By Francois Laborie
First came machines to help do things quicker and more efficiently. Then came the connectivity between machines and humans to make everything work smarter. And together, that created a new phenomenon: more data than we ever thought possible.
When we look back on the 2020s and the aftermath of the Covid-19 crisis, I believe we will see this as the era when people awoke to the value of data in heavy asset industry and started using it to adapt and improve their organizations. It will be known as the time when DataOps found its place in asset-intensive industries, with the role of the Chief Data Officer or Data Architect firmly planted at the center of the corporate org chart, on par with the likes of HR and Finance. The data leader will have earned their seat at the table, with a voice that the board and C-suite depends on to run the organization efficiently.
Heavy asset industry turns to data experts to tackle increasing complexity
The idea of DataOps has emerged as the far more collaborative cousin to DevOps, as it, by definition, orchestrates the use of data across an organization to continuously uncover value. The volume of data generation from sectors such as manufacturing, critical infrastructure and heavy asset industries is growing at exponential rates. As companies seek to compete in the digital age when everything is connected, they must learn to grapple with and understand the value of the unprecedented amounts of data at their fingertips.
Data analytics teams have become commonplace in these industries. They are characterized as the experimenters-in-chief, challenged to manage the influx of data of all types and sizes, and apply their ingenuity to extract meaningful and useful insights from it. These analytical pioneers have proven time and again the power of industrial data to improve processes, reap efficiency gains, reduce waste, improve safety, and cut costs. But on closer inspection, no matter how talented the team is, industrial data typically remains in silos, used only by a select group of experts – making it costly, complex, and hard to access.
Digital maturity means breaking down the silos that divide us
It’s this siloed and overly complex way of work that needs to be done away with if we intend to make data do more for businesses. Industrial leaders couldn’t agree more, according to Forrester research from 2020. The majority surveyed wholeheartedly concur with the fact that “Data needs to become self-explanatory to data consumers without needed subject matter expert support.” It’s this very cultural and organization shift that is at the heart of DataOps teams and efforts. By better integrating data teams into the organization’s operations as a whole, all employees are empowered to read, write and communicate data in context instead of relying on the experts alone.
Imagine an industrial operation in which all data consumers, across the organization, have instant access to contextualized data that they can use to develop the next great thing that transforms the business. For this to become the data reality in heavy-asset industries such as critical infrastructure and manufacturing, companies will need to embrace a culture shift, in which data becomes the key point of connection across the operation.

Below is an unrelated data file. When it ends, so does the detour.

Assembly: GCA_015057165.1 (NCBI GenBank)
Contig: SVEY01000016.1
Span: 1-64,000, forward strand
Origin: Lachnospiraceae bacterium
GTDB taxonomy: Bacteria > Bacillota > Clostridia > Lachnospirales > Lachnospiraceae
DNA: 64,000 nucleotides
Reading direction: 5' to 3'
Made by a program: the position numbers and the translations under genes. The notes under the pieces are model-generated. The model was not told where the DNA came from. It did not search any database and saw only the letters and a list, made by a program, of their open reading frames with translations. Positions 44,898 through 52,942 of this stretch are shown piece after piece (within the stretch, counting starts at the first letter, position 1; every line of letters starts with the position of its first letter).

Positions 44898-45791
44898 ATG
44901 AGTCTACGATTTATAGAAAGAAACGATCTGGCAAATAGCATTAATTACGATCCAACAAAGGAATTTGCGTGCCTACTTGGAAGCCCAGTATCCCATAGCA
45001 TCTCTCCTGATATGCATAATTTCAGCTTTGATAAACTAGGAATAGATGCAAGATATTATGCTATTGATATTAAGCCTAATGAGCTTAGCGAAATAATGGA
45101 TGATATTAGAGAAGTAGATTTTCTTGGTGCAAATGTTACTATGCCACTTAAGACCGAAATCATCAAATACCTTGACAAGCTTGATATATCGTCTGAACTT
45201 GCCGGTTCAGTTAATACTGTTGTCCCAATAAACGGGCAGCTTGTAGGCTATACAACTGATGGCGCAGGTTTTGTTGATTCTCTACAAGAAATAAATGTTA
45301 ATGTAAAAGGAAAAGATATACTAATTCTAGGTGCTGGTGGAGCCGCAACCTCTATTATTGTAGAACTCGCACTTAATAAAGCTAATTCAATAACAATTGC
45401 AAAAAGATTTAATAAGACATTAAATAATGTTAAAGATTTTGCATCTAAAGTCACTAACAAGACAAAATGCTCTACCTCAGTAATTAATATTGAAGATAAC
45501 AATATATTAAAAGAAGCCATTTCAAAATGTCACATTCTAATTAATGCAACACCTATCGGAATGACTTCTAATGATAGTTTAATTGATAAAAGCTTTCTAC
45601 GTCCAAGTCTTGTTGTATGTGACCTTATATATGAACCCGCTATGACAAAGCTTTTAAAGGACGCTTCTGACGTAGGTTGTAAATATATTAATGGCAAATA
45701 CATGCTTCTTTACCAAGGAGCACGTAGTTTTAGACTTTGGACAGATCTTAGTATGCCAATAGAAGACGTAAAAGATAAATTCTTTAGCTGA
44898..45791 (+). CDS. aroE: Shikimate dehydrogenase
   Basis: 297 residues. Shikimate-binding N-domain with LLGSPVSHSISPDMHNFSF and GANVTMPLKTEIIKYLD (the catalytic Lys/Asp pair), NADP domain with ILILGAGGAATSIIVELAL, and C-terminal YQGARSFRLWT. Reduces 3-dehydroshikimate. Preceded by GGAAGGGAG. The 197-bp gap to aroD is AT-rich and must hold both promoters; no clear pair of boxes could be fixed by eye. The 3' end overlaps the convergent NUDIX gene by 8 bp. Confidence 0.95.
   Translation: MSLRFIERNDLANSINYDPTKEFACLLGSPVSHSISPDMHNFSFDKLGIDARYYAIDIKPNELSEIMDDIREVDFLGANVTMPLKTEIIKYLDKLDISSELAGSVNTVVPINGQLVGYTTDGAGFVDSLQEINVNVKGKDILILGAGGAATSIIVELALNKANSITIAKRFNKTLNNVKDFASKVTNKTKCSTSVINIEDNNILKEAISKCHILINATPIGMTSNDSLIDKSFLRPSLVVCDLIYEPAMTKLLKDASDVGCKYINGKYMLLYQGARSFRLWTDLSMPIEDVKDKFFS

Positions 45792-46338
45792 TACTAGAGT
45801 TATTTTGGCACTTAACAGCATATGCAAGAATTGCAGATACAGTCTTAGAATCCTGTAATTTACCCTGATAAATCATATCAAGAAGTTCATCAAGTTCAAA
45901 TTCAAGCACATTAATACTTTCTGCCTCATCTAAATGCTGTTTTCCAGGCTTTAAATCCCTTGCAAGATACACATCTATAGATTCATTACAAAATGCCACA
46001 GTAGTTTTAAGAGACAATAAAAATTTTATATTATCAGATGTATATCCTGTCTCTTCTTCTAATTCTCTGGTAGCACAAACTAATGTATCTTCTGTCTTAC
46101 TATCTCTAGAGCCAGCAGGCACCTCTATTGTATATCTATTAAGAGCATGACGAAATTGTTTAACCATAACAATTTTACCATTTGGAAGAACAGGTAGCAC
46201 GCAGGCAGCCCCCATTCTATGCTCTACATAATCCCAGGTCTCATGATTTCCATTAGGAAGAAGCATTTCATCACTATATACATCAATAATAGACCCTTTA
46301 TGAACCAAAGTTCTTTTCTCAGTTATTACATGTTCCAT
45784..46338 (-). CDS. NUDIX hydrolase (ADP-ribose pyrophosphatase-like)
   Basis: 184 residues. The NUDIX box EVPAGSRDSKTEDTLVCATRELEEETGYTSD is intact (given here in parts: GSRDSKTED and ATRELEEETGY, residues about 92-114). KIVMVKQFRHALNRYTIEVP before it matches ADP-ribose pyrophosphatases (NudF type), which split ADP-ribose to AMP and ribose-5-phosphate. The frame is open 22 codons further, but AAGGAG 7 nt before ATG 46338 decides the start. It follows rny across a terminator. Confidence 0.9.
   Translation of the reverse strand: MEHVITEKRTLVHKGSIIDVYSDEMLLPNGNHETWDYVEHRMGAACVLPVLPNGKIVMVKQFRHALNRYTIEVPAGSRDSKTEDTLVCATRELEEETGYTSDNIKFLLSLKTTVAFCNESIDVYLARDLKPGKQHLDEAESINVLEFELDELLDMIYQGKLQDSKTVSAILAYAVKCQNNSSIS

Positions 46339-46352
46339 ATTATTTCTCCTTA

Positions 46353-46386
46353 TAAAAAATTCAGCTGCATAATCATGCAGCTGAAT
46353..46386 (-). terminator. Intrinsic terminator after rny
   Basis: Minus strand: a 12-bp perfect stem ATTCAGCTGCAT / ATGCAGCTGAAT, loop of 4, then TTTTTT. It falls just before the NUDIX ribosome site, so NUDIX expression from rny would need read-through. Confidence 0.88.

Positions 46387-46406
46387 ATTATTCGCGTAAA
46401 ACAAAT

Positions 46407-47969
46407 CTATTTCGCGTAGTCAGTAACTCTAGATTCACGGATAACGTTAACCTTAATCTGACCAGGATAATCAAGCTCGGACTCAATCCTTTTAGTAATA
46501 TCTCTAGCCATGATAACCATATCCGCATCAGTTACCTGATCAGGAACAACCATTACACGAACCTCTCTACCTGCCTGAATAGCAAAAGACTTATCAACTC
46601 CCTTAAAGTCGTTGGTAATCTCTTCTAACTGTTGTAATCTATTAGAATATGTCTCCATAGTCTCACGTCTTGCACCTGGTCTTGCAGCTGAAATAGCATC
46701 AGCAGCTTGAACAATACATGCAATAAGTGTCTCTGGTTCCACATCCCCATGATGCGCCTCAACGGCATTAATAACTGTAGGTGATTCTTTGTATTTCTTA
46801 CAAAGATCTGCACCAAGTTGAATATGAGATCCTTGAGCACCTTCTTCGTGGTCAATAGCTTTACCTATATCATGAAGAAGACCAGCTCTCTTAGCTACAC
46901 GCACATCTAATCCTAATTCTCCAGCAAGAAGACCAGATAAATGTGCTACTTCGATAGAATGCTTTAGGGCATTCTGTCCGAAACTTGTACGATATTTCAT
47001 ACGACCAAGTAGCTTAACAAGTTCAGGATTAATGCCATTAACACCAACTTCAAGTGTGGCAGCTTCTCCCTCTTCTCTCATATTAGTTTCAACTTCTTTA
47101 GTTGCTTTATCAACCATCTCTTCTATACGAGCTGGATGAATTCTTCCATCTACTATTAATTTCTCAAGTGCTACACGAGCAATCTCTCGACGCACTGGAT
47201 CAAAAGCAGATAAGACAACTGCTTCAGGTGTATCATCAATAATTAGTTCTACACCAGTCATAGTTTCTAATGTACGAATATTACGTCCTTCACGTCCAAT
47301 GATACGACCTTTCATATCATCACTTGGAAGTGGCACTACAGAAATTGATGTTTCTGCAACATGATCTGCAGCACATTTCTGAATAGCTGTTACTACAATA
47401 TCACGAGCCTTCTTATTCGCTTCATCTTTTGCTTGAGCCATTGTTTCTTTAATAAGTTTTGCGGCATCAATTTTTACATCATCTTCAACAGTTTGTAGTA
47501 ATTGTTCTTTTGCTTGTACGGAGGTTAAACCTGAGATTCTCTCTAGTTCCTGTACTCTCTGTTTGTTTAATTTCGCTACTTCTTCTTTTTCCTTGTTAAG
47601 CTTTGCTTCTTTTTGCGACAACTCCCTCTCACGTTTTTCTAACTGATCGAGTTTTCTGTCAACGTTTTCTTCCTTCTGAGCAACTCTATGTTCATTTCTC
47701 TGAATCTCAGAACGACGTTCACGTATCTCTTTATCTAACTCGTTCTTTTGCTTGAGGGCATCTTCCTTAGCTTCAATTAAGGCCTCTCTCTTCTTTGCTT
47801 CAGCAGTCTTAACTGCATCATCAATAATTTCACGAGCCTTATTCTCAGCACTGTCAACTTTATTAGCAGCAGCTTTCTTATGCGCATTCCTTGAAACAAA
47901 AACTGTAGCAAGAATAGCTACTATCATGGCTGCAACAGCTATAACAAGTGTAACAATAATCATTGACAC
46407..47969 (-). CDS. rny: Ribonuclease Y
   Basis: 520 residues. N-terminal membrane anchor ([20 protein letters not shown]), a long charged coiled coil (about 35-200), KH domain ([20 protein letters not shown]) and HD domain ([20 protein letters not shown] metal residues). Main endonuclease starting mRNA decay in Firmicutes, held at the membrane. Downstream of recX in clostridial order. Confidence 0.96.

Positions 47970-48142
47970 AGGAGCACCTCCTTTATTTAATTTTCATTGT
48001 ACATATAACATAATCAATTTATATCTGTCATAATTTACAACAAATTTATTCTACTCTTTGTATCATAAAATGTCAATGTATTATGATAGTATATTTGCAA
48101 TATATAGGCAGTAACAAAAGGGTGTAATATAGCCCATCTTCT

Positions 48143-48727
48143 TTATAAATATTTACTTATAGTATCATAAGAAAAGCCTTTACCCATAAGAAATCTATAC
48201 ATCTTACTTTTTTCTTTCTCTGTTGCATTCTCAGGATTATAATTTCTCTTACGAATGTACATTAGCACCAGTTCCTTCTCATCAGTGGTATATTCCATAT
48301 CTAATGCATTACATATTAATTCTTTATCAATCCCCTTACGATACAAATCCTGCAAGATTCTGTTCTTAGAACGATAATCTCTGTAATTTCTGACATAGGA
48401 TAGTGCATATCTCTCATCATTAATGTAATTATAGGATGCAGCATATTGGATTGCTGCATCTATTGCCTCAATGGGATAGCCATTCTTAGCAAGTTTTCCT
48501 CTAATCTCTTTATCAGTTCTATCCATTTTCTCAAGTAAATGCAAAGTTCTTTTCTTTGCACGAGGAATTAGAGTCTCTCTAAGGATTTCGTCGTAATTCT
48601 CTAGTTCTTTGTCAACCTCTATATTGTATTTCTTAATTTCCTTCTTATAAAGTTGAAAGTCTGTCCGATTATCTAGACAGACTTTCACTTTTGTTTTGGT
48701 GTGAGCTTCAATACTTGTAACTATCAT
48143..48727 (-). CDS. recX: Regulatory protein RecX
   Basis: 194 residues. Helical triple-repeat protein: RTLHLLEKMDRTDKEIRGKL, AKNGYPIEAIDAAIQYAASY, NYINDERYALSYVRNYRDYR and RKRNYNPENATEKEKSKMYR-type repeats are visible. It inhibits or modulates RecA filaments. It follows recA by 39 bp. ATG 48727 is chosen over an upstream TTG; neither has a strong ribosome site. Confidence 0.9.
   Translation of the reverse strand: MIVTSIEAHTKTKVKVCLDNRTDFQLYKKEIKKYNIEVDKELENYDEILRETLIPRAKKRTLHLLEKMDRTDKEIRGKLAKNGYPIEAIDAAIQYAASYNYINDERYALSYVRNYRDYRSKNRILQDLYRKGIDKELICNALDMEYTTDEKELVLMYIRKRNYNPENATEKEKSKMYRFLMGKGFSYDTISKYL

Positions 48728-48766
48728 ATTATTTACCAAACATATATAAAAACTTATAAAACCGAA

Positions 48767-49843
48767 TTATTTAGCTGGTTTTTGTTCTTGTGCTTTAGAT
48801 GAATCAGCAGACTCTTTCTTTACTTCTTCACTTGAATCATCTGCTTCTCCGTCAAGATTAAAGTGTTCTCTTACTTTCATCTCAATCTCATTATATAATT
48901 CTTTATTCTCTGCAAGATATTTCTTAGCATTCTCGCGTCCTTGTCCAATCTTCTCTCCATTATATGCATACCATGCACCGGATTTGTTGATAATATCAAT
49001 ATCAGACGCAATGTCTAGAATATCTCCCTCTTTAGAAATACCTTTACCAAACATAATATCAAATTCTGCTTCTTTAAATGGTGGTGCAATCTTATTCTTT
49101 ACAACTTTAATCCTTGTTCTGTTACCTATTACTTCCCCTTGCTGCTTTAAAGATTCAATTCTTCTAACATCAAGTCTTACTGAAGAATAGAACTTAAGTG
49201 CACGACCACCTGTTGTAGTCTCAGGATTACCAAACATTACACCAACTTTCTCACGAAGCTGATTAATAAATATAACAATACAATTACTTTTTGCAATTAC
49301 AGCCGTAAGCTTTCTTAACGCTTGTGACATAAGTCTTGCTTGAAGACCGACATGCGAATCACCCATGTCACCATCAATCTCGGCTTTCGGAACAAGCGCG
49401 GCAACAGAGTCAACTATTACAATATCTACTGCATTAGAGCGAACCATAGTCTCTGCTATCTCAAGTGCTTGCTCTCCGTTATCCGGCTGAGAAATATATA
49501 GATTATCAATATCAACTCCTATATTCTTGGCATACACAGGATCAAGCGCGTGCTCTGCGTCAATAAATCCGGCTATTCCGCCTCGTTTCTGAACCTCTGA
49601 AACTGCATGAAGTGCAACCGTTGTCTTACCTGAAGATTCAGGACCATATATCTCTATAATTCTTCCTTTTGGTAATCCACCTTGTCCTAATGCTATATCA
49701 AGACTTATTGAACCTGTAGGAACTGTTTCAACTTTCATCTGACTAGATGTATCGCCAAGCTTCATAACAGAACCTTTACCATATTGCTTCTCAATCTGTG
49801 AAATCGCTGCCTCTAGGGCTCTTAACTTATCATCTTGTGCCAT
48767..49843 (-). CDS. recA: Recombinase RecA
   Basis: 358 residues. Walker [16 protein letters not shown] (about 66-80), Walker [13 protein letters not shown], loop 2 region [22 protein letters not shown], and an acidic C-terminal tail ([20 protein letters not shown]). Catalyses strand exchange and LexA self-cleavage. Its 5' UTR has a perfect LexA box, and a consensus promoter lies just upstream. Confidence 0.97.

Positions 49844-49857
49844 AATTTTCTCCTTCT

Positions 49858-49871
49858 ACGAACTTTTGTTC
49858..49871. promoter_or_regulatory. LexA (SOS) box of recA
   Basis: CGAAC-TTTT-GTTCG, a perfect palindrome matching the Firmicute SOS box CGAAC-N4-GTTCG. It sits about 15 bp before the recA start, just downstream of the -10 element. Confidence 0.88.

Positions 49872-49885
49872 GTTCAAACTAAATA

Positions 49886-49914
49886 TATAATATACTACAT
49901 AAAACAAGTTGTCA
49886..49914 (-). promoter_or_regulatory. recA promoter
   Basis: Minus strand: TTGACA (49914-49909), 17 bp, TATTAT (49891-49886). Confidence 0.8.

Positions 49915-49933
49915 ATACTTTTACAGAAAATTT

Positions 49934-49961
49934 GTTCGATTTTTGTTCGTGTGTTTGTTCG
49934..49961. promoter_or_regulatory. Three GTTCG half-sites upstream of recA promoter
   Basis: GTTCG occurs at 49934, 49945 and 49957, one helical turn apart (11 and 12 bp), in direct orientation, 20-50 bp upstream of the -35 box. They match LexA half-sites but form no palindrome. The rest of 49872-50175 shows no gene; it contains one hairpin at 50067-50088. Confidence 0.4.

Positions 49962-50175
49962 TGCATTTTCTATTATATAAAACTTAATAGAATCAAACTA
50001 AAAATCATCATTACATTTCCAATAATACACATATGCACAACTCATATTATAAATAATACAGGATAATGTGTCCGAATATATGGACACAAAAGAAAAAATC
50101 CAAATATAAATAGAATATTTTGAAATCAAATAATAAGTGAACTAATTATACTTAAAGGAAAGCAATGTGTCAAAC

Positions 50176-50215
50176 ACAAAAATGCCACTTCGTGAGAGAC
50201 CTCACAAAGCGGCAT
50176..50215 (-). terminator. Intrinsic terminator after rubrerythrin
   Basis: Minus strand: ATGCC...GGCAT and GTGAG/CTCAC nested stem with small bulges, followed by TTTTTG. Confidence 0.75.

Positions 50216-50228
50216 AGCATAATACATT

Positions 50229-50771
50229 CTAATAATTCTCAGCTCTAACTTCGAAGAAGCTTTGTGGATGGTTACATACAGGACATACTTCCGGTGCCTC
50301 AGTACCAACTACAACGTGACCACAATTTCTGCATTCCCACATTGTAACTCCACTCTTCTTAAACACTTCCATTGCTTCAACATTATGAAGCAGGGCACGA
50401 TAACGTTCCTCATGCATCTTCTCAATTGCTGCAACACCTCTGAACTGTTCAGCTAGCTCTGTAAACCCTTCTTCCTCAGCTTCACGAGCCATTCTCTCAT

To build a successful data strategy, companies must be ready to adopt three key truths about DataOps.
1. DataOps depends on human collaboration.
Individuals and human interactions are essential to make data valuable and useful for the consumers across an organization, far beyond the power of processes and tools. It’s important to remember that DataOps is the practice of engaging and collaborating across the organization to both share and reap greater value from the data. The main investment required is that of a culture shift, teaching everyone to share and use data, rather than investing in a new tool or software to solve the data-access problem.
2. Data value depends on context and trustworthiness.
The convergence of data and analytics have made DataOps an operational necessity. However, the data requires context if it is to be used broadly by non-data experts. By automating the data process in an organization and creating one central, contextualized source of truth, the headache of data-access problems disappears and organizations can operate more efficiently. It also enables a greater degree of trust in data that stems from a single, contextualized source, verifying that this is valid input to the decision-making process.
3. Extracting the value of the data requires an agile approach
DataOps isn’t about documenting, reporting or extensive up-front design. It’s a far more agile process in which experimentation, iteration, and feedback are essential. Creating business value isn’t a one-way transaction between data scientists and departments across the organization. It’s a joint effort that will require both parties to participate, share and develop solutions that can have transformative potential.
Your data strategy starts here and now
These three tips are a good starting point for exploring how data can enable asset-intensive industries to develop solutions and data products, and to extract value across an entire business.
It’s almost impossible to imagine that not long ago, data was a protected commodity, something to be kept to oneself or even used as a bargaining chip. It was, thankfully, a short-lived narrow-mindedness, quickly killed off by the data visionaries who saw the potential data had in store. Their vision of the future has infected the rest of us, sparking the emergence of DataOps as our lifeboat in a vast sea of data.